There’s something funny about the claims the NSC Draft IG Report makes.
On page 8, the report notes:
Domestic Collection. The wording of the first authorization could have been interpreted to allow domestic content collection where both communicants were located in the U.S. or were U.S. persons. General Hayden recalled that when the Counsel to the Vice President pointed this out, General Hayden told him that NSA would not collect domestic communications because 1) NSA was a foreign intelligence agency, 2) NSA infrastructure did not support domestic collection, and 3) his personal standard was so high that there would be no problem getting a FISC order for the domestic collection.
Starting in February 21, 2006, DOJ pushed to get a FISC order for PSP collection, in spite of NSA’s numerous reservations. As an interim solution, they changed the definition of “facility” from that of a specific number of email address “to encompass the gateway or cable head that foreign targets use for communications. Minimization and probable cause standards would then be applied.” After months of trying to finesse this, FISC signed two orders to accomplish this:
The Foreign Content Order
The Domestic Content Order
Remember, domestic content, to the NSA, is content in which both participants are in the US (though at this point NSA may have been distinguishing between citizens and non-citizens). And when they moved to a FISC order, they had a specific order for domestic content. And, as the chart on page 16 shows, 14% of the telephony content was domestic (it was only 2% for Internet, though its number for that collection, 19,000, sure looks awfully round).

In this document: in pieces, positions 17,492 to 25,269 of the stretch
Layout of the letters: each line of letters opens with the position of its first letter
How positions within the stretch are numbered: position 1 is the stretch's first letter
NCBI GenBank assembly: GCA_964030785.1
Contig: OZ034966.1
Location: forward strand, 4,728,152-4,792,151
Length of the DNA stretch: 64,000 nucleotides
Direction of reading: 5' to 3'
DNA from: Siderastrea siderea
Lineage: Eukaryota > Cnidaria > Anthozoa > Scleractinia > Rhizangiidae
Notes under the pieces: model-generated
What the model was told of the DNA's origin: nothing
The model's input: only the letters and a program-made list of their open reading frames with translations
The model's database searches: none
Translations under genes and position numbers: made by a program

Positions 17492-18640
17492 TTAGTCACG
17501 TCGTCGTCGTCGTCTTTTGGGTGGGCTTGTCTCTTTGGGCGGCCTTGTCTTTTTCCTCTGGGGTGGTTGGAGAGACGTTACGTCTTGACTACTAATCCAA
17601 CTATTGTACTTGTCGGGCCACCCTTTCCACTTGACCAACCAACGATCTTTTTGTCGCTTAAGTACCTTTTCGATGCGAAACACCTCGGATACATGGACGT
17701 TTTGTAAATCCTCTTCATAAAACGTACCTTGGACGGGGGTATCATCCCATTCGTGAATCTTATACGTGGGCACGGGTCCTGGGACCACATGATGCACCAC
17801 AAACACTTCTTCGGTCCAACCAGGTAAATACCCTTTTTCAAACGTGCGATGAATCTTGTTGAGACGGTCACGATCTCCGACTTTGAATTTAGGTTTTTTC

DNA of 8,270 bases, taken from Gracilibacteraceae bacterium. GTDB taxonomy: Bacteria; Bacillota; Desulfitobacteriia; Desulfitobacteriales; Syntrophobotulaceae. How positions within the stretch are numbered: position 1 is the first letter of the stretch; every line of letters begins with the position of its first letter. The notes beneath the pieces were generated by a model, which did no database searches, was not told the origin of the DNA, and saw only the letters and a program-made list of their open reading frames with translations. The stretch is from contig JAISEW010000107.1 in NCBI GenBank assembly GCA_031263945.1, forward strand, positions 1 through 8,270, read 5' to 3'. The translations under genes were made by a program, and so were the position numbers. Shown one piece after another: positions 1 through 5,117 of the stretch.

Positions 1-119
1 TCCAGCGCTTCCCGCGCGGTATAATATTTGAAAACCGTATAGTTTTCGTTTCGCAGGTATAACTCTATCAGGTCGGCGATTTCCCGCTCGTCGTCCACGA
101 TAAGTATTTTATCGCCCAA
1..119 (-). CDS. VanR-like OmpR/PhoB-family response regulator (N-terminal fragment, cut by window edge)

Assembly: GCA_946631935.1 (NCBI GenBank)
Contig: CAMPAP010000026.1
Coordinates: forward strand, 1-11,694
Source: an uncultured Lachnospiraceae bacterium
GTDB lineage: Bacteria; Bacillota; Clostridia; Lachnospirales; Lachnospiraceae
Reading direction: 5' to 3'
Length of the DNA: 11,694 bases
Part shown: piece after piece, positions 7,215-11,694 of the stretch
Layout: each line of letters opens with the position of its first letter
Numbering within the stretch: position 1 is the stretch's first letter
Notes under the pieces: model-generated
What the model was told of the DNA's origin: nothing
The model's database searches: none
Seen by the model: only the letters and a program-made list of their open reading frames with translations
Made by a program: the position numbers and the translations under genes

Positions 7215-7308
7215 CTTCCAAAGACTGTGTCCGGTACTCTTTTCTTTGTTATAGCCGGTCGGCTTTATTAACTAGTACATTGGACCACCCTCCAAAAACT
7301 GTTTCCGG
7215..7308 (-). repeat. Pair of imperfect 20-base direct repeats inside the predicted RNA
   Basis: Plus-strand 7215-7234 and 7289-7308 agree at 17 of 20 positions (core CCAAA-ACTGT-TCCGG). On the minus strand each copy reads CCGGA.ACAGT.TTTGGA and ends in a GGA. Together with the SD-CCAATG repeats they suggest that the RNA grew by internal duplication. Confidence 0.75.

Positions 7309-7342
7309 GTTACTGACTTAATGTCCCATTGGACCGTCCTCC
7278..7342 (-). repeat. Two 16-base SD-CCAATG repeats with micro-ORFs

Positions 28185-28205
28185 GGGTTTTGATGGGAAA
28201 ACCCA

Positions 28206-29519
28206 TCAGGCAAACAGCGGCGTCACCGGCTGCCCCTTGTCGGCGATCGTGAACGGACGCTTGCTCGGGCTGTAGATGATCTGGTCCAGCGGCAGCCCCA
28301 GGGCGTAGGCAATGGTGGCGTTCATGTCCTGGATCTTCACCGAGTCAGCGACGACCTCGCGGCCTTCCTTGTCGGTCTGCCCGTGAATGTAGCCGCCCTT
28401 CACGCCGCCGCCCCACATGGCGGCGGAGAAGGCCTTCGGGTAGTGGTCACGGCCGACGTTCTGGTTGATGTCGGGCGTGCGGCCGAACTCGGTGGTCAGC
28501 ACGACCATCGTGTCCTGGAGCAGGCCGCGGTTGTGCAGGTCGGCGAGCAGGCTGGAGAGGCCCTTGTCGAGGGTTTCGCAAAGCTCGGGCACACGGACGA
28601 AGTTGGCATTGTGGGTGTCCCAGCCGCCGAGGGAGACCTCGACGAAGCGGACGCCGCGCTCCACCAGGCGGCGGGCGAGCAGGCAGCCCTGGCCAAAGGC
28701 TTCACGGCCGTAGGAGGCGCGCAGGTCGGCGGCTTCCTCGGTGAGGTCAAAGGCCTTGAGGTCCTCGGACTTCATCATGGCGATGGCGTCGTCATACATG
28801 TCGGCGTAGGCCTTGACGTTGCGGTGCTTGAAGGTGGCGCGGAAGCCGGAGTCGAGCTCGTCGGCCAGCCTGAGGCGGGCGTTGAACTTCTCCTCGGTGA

Now, apparently, by 2007 when they went to a FISC order, there wasn’t that much domestic collection left.
The Domestic Content Order did not create a similar loss in collection [as the 73% loss on the Foreign Content side] because so few numbers were tasked at that time. It did, however, slow operations because of the documentation required, and it took considerably longer to task under the order than under the PSP. Over time, the scope of the Domestic Content Order gradually decreased to a single selector tasked for collection in January 2009. In January 2009, at NSA’s request, assumed responsibility for the Domestic Content Order and became the declarant before the FISC.
This says they still had these gateway facilities in place 17 months after PAA passed (and NSA likely dumped it off onto FBI at that point to clean up in anticipation of Obama taking over).
The original authorization might seem to authorize domestic collection. And when they shifted to FISC rather than Presidential authorization, it continued to include domestic collection, though not so much, apparently, as when the program started.